For the bacterial use of the term, see Attenuator (genetics)
The verb "attenuate" means "to become weak."
Attenuation in virology is reducing the virulence of a virus, whilst keeping it viable (or 'live'), for the purpose of creating a vaccine. It is the counterpart of the vaccines produced by 'killing' the virus (inactivated vaccine)
Viruses may be attenuated via passage of the virus through a foreign host, such as :
Template:Cleanup-confusing The initial viral population is applied to the foreign host. In all likelihood one of these will possess a mutation that enables it to infect the new host. However this mutant will normally have a lower virulence in the original host, enabling it to infect them, but cause less damage, and so acts as a vaccine.
Advantages of Attenuated Vaccines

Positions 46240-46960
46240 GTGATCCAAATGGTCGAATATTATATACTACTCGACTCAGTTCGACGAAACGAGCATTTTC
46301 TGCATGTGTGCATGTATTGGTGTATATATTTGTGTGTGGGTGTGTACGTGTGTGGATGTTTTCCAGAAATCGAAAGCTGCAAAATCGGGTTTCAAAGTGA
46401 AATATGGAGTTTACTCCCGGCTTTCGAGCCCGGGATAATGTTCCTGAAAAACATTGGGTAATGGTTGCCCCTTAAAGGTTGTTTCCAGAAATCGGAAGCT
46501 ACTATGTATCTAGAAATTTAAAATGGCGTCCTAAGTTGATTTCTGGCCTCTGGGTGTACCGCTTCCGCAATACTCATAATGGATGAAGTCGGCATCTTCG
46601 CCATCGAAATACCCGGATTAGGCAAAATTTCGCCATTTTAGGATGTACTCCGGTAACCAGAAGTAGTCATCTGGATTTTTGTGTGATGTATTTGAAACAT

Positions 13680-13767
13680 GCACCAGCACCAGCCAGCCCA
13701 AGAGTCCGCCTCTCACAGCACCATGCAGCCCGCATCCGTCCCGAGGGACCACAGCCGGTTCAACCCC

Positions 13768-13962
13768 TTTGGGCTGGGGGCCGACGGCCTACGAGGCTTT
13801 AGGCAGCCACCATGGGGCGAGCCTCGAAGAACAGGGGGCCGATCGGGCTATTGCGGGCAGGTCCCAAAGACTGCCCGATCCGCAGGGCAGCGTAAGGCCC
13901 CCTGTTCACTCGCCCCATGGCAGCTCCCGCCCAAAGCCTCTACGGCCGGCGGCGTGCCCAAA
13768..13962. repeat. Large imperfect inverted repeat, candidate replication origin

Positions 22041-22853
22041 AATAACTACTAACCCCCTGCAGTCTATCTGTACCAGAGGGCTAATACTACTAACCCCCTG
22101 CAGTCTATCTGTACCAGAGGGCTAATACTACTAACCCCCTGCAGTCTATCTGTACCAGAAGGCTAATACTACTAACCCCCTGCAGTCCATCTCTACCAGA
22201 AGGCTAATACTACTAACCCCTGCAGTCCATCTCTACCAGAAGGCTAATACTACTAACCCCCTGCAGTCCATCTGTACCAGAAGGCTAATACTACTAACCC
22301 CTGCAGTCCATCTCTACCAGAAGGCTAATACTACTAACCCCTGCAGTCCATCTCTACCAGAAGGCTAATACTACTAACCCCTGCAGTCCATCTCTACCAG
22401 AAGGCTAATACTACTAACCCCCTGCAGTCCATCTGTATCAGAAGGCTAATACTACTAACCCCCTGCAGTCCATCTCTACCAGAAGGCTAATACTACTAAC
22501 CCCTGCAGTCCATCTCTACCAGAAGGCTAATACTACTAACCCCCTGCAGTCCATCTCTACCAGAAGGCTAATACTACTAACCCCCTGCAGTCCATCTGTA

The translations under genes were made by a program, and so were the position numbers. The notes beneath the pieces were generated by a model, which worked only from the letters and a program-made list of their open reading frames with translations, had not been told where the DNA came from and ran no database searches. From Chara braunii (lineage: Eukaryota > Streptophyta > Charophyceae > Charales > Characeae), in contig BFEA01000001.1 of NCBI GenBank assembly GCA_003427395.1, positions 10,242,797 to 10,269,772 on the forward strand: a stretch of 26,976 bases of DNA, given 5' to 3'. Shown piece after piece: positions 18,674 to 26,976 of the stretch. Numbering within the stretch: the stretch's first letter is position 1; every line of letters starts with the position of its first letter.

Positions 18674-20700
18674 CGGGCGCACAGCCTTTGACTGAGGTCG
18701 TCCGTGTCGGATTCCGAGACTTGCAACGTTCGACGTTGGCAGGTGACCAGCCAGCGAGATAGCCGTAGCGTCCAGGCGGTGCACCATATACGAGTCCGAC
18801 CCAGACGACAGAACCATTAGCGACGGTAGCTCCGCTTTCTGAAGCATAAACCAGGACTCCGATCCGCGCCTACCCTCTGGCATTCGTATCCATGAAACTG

- Activates all phases of the immune system (for instance IgA local antibodies are produced)
- Provides more durable immunity; boosters are not required
- Low cost
- Quick immunity
- Easy to transport/administer (for instance OPV for Polio can be taken orally, rather than requiring a sterile injection by a trained healthworker, as the inactivated form IPV does)
- Major Disadvantage -Secondary mutation can cause a reversion to virulence
- May still be able to cause disease in immunocompromised patients (e.g. those with AIDS)
- Sometimes may not work in tropical areas
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